A Kansas City radio station found a delicious way to throw shade on Mike Pence.
Mike Pence said he plans to be in Kansas City, Missouri, on July 11 to boast about the GOP's tax law that largely benefits the 1%.
Photo by Chip Somodevilla/Getty Images.
Not so coincidentally, a "sausage fest" was planned to take place in Kansas City the same day — right across the street.
Photo by Sean Gallup/Getty Images.
Yeah, people are (literally) cooking up some good old-fashioned trolling of the vice president.
Local radio station 96.5 The Buzz is throwing "The Mike Pence Sausage Fest" and giving away free hot dogs at Barney Allis Plaza — right across the street from the downtown Marriott hotel where Pence is scheduled to speak.
"Pence is no fan of the LGBTQ+ community," the station tweeted on July 9. "And we’re no fan of his."
It's admittedly pretty fun to troll Pence when it comes to LGBTQ issues.
Lots of others have done it.
His neighbor in Colorado hung a "Make America Gay Again" rainbow flag on a pillar near the VP's driveway in January. In March, John Oliver published a kids' book, "A Day in the Life of Marlon Bundo," telling the tale of Pence's supposedly gay rabbit (proceeds benefitted an LGBTQ nonprofit).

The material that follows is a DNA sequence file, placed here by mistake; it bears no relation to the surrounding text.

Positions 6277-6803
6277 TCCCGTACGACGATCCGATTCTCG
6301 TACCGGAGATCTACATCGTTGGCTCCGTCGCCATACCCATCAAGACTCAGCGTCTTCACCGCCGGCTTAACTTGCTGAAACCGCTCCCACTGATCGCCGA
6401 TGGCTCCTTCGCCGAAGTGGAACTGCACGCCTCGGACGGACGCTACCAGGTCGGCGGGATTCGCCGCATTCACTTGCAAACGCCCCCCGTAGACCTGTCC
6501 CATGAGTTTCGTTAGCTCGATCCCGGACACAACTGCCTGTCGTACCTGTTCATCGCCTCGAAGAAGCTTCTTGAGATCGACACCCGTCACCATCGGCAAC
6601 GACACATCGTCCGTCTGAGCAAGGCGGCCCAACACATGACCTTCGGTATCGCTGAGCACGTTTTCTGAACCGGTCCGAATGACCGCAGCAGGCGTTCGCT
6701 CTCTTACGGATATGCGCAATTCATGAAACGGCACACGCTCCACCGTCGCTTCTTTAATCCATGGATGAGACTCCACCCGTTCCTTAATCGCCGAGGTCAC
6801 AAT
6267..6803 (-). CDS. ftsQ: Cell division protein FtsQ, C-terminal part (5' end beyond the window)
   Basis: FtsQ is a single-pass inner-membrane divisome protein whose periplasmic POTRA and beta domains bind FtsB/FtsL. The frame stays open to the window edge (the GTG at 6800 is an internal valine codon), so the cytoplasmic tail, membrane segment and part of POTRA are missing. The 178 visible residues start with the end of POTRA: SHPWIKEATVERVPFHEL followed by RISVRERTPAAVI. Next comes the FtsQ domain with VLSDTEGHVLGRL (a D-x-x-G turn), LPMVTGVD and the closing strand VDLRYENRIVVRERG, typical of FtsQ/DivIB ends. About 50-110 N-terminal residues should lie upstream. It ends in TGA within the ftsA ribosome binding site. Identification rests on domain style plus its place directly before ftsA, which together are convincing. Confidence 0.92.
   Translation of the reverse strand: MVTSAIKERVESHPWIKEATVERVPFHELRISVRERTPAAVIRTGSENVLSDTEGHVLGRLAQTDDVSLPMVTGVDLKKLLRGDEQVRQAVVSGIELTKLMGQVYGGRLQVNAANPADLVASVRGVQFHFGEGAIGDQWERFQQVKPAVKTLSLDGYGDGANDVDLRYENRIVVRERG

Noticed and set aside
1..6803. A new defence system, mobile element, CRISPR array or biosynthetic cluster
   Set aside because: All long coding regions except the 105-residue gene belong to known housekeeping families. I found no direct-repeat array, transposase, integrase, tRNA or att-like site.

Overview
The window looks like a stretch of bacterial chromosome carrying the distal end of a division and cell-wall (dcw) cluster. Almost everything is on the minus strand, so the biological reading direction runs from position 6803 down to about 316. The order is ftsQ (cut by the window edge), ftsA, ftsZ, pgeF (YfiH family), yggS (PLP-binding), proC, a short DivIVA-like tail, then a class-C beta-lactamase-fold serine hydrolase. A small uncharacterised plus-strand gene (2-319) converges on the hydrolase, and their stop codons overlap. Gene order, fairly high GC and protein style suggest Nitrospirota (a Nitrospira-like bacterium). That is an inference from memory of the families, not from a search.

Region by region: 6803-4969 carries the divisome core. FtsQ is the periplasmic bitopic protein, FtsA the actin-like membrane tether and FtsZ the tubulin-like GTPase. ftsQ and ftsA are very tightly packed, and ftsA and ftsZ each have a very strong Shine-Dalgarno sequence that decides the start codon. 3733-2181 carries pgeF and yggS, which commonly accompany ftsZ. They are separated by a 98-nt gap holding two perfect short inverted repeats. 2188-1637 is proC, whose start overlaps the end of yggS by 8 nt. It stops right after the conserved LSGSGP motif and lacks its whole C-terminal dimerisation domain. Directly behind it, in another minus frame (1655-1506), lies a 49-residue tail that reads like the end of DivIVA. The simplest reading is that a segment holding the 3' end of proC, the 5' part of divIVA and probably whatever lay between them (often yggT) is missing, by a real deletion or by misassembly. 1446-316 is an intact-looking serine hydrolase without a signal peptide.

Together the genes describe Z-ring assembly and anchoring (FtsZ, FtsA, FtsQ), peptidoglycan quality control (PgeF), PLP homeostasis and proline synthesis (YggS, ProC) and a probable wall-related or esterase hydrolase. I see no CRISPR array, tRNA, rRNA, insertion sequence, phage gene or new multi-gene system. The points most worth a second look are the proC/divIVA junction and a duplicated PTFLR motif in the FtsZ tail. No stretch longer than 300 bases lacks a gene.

In January 2017, when then-vice-president-elect Pence was making the leap from Indiana to Washington, LGBTQ advocates threw a "queer dance party" outside his temporary residence near D.C. (I'm not sure what would be more fun: free hot dogs or a #Resistance block party?)
Laughs aside, though, Pence's egregious history on queer issues is downright scary.
As governor, Pence effectively legalized discrimination against LGBTQ patrons in Indiana businesses with his religious freedom law. (Backlash to the draconian legislation was so swift, Pence was forced to carve out an amendment clarifying that the law couldn't be used to target the LGBTQ community.)
For LGBTQ people and their allies, Pence may be the perfect motivation to throw a sausage fest — but he's still nothing short of a nightmare.
Learn more about and support LGBTQ groups — like GLSEN, Lambda Legal, The Human Rights Campaign, GLAAD, The Trevor Project, and others — fighting back against the Trump-Pence administration's attacks on queer people and protecting those who are most vulnerable along the way.